We have been reading the Monthly Insolvency Statistics for March from Mazars this morning (Friday 30 April) and the numbers suggest that the most recent reports of general recovery in the economy may paradoxically extend to our glorious profession. Darwin must be sitting bolt upright in his grave, stroking his impressive Victorian beard and feeling a little smug about how his popular theories extend to contemporary economics and the progress of capitalism.
Mazars report that the total number of corporate insolvencies were 992 in March, representing an increase of 45 per cent when compared to February. This, of course, excludes Compulsory Liquidations which still occupy the naughty step until the end of June, but Creditors' Voluntary Liquidations more than compensate for this with a rise of 49 per cent. There were 863 CVLs, which is pretty much the same as March 2020, so maybe we cannot read too much into the figures, as many IPs are having to delay the delivery of their Tesla model Ss as they await the crash of the first expected big wave of jobs, not least because the number of overall corporate jobs is still 23 per cent less than in February 2019.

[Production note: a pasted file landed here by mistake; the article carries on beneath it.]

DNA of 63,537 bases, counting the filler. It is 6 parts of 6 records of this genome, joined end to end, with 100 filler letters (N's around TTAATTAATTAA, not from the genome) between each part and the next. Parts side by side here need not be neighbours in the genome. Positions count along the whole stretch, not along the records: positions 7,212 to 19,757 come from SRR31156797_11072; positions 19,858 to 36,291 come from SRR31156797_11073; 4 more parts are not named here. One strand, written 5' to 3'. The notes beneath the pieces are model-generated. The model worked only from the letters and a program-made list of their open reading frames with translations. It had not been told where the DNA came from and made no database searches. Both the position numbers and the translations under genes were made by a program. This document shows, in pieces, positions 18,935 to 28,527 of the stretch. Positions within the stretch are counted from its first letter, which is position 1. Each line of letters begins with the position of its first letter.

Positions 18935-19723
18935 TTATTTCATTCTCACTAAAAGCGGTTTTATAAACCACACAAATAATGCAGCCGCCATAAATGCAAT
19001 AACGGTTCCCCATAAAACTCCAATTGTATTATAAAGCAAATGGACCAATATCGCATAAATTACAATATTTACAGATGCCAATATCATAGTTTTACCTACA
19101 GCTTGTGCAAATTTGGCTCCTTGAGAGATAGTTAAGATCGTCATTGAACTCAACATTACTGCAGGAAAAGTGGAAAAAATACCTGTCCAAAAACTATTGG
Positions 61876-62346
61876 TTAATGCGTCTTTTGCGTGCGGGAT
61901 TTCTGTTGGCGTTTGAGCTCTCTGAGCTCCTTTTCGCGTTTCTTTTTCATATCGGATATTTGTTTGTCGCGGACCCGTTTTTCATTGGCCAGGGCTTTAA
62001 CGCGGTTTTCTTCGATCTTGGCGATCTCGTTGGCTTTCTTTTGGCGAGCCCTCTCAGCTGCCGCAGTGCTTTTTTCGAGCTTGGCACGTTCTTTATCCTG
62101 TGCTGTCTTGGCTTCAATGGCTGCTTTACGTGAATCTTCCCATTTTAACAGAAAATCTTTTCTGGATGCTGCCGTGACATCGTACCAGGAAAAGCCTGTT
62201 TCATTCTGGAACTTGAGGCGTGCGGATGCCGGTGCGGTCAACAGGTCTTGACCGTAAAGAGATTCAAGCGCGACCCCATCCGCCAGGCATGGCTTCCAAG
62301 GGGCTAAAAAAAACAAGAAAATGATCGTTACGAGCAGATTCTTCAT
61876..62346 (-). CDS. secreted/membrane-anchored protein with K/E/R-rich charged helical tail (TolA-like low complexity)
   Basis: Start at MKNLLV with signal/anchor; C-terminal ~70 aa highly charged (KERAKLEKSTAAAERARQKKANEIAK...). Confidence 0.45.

Mazars report that this is still the biggest increase in corporate insolvencies since the return of Crown preference last December. Is that a flurry of snow at the top of the mountain? Is it a crack in the face of the glacier? Is that the first locust in a swarm of jobs that will ensure our secondment on the Algarve this December is still on? No-one knows; we can just look at the numbers and speculate.
Personal insolvencies continue to let the side down, their upward progress being exaggerated as 'snail paced'. Although Bankruptcy and Debt Relief Order numbers are the highest since the early autumn, they aren't doing much to the line on the electrocardiograph of jobs overall. With IVAs Mazars show us some bar graphs and (luckily) explain beneath that although the numbers demonstrate a peak in March of this year, the adjusted three month average delivers a much smoother curve.
We need the numbers to report what we cannot know to be the case outside our own experience and those we can finally share a round of golf with. However, the overall verdict is - it's too soon to tell.